In his State of the City speech On Thursday, New York City Mayor Eric Adams announced that Uber and Lyft must be emission-free by 2030.
Adams said the move will build on efforts his administration has made to electrify the city’s vehicle fleet while installing charging infrastructure to power those vehicles in the five boroughs. The mayor will likely implement his plan through the city’s Taxi and Limousine Commission, which regulates the car rental industry, including Uber and Lyft.
Uber and Lyft, which normally chafe against new requirements and are known for sue to block rules not liking them sound largely positive about the new development in New York.
Adams said the move will build on efforts his administration has made to electrify the city’s vehicle fleet while also installing charging infrastructure to power those vehicles across the five boroughs.
“We’re excited to partner with New York City on our journey,” Paul Augustine, Lyft’s director of sustainability, said in a statement. “New York’s commitment will accelerate a just transition to electric driving citywide, and we are excited to partner with the TLC on an ambitious plan for a clean mile ride-sharing standard.”
“We applaud the mayor’s ambition to reduce emissions, an important goal we share,” Josh Gold, senior policy director at Uber, said in a statement. “Uber has made real progress to become the first zero-emission mobility platform in North America, and there’s a lot more to do.”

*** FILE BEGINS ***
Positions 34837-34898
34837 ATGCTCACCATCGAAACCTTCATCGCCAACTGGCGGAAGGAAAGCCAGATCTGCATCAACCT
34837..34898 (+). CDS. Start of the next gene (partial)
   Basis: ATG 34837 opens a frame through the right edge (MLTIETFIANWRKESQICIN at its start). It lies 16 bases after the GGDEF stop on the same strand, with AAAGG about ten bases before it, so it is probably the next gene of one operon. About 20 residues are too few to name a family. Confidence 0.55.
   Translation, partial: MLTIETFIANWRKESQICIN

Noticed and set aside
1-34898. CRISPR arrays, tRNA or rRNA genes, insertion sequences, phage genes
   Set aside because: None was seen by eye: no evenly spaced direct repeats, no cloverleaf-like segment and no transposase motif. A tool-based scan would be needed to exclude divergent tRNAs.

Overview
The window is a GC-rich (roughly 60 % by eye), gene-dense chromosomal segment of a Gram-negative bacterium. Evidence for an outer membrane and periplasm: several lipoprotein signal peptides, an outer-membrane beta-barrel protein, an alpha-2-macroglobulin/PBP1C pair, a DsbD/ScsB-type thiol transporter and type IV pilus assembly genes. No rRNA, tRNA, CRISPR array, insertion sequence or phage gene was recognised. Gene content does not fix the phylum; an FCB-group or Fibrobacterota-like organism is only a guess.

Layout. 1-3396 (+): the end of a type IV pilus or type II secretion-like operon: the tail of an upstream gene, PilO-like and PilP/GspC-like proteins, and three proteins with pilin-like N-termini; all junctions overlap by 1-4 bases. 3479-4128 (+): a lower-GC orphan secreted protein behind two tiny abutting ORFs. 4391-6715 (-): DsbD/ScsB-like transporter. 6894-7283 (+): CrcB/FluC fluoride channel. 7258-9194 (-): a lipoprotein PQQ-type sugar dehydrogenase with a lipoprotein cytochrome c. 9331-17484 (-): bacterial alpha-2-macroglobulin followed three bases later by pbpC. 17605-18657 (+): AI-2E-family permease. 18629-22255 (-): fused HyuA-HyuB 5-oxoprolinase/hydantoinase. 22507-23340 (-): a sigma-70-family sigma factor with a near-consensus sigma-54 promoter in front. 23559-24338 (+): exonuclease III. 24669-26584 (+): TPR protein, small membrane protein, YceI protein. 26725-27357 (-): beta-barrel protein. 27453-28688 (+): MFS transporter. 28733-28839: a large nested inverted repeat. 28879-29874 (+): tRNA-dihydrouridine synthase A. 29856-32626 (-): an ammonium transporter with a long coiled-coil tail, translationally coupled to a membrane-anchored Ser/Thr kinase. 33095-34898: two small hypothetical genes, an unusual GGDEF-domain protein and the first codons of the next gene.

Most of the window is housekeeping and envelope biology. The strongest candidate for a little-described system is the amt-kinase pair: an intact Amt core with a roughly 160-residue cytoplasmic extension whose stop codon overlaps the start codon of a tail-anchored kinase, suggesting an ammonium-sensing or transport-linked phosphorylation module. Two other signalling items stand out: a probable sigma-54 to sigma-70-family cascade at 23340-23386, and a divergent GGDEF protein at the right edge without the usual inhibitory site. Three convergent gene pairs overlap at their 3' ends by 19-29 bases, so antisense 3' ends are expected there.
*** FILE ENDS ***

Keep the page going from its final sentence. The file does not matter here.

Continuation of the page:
Both companies are already taking steps to incentivize their drivers to switch to electric vehicles, either through partnerships with car rental companies like Hertz or by allowing higher rates for drivers using electric vehicles. Uber and Lyft have both said they aim for their fleet to be “100 percent electric” by 2030.
Of course, converting the millions of people who drive for Uber and Lyft to electric vehicles won’t be an easy task. Ridehail drivers are classified as independent contractors and many use their personal cars to drive for not just one but several companies in the gig economy. Also, EVs tend to be more expensive than gas-powered vehicles, despite costing less to fuel and maintain. That high initial cost can make it challenging for many drivers, who typically work on incredibly tight margins, to make the switch.
New York isn’t the first government to require an all-electric ridehail fleet. California passed new rules in 2021 requiring ridesharing companies to electrify their fleets by 2030 — a few years before the state expects to completely ban the sale of new gas cars.